Hej, dear readers!
On the 10th of June, 2011, I posted my last Swedish language video, a review of my series Swedish with Steve, here on the Transparent Swedish Blog. It was my final year of high school and I was planning a return back to Sweden to study Swedish at university level. My plans ended up working out – albeit after a particularly high level of uncertainty and confusion – and in three months from now, I will finally be a Bachelor of Swedish and Nordic Languages! The reason why I stopped making videos was so I could focus on my studies and realize this dream.
I have now reached a time in my university career in which I can plan my own studies and do everything at my own pace. As a result, and after several months of contemplating, I have decided to take up making Swedish videos again. So, here’s to the start to a new season of Swedish with Steve!
This episode covers the Swedish verbs bo and leva, which both mean “to live”.
The English verb “live” can be used to specify both where one lives and that one lives or is alive. In Swedish, there is a distinction between att bo and att leva. Bo is the word you use when you want to tell someone where you “dwell” or “reside”. For example:
Jag bor i Sverige. – I live in Sweden.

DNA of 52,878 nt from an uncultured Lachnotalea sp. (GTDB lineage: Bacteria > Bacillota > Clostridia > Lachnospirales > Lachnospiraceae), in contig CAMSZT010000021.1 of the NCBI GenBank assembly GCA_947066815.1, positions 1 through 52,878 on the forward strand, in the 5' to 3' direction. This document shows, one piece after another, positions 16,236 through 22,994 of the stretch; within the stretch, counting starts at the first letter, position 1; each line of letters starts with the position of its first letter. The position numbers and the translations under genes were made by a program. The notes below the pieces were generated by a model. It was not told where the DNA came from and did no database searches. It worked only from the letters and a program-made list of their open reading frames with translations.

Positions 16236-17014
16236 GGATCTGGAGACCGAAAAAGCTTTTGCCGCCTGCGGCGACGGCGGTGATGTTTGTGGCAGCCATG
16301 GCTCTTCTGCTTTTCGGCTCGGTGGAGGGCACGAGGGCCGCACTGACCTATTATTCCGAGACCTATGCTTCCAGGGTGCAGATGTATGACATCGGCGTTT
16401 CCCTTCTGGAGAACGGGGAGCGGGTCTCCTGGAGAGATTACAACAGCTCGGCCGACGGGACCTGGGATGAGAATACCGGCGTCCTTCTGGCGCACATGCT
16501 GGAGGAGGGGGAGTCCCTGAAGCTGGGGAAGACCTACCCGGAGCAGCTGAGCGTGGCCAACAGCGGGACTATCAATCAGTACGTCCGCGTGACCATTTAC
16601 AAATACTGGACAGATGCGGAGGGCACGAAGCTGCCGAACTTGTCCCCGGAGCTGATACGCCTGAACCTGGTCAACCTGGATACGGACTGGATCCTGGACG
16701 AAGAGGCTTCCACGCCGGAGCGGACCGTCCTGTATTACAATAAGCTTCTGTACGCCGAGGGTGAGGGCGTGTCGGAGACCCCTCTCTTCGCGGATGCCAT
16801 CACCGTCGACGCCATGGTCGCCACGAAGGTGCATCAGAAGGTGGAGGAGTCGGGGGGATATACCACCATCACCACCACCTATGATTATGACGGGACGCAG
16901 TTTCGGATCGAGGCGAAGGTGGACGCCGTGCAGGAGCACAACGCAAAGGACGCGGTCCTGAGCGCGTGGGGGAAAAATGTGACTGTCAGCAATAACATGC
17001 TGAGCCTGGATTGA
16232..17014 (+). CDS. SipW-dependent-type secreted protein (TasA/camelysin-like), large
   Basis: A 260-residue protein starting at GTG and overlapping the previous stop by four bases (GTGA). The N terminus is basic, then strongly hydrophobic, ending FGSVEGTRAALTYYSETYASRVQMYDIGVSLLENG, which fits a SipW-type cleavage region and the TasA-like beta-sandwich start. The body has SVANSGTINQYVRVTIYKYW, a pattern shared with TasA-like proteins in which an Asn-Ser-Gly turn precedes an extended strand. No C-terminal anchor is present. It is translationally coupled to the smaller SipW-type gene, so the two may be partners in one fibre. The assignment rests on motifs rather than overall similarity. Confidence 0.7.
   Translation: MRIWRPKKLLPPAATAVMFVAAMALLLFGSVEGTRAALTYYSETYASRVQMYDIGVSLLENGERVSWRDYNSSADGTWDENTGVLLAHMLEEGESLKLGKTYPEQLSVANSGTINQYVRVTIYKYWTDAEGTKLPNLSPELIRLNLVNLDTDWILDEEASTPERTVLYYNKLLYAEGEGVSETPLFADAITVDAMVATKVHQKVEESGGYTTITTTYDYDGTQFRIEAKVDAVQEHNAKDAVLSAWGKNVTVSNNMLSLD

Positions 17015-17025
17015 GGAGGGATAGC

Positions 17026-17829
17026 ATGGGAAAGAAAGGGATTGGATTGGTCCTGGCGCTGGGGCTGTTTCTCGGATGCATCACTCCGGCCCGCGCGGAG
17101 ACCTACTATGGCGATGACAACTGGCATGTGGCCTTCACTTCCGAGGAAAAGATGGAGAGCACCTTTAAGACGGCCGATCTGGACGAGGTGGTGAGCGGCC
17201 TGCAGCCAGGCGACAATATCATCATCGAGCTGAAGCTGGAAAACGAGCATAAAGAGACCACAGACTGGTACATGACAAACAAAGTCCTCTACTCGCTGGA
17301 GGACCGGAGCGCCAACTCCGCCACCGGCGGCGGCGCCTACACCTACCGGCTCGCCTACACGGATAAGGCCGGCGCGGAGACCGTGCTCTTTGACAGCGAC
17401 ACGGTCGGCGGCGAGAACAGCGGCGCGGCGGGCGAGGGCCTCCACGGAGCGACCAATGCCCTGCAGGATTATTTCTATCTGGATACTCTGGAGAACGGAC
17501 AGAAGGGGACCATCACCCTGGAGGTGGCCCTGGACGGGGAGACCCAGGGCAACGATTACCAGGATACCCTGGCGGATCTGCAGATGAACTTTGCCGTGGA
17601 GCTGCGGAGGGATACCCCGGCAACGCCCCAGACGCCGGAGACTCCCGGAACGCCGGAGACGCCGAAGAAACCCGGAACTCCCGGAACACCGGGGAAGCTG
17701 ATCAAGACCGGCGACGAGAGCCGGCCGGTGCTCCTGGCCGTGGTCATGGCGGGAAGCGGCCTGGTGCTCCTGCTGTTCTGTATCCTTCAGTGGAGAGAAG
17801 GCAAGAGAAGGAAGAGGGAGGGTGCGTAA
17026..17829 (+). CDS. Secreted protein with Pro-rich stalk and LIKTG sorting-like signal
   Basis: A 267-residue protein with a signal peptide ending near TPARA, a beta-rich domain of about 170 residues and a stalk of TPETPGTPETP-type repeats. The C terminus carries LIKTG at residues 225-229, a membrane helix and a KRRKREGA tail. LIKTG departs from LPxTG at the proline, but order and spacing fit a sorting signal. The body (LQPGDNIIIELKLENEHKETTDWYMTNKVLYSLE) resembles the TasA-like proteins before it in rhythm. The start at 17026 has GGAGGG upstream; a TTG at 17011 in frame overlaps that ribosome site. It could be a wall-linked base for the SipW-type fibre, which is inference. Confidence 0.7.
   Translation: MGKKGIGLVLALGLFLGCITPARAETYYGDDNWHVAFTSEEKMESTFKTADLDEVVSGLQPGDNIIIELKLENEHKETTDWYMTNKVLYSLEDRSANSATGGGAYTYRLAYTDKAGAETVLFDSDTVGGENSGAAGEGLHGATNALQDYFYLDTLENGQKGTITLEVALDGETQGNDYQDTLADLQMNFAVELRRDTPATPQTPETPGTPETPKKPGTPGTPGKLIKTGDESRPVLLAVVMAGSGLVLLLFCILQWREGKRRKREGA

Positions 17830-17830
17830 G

Du bodde i Venedig i ett år. – You lived in Venice for a year.
Gustav bodde på en gård som barn. – Gustav lived on a farm as a child.
Leva, on the other hand, means “to live” as in “to be alive”. It pertains to the experience of life itself. For example:
95-åringen lever fortfarande. – The 95 year-old still lives/is still alive.
Sångerskan levde ett hårt liv. – The singer (female) lived a hard life.
Hennes minne lever vidare. – Her memory lives on.
It is incorrect to say *95-åringen bor fortfarande as a sentence on its own – you have to specify where if you use bo. For instance, you could say:
95-åringen bor fortfarande i byn. – The 95 year-old still lives/is still living in the village.
However, while it’s true that bo and leva are not interchangeable, it is not incorrect to say the following; it just has a different meaning:
Jag lever verkligen i Sverige. – I really feel alive in Sweden. (Lit.: “I really live/am really alive in Sweden.”)
It makes more sense if you compare your living situation in one place to that in another:
Jag levde inte riktigt i Danmark. Jag lever däremot i Sverige. – I wasn’t really alive in Denmark. I am, however, alive in Sweden.
(Denmark is most certainly a lovely place to live, but my fictional example character didn’t feel as “alive” in Denmark as in Sweden. To each his own. :))
When it comes to philosophical statements about society, it makes much more sense to say:
Vi lever i ett perfekt samhälle. – We live in a perfect society.
than to use bo. We don’t reside in society; we live it each and every day.
Lastly, as a reminder, Swedish verbs are different from, for example, the Romance languages, in that they are not conjugated based on person (yay!):
Hope you enjoyed the video and learned something! Have a great month of March, everyone!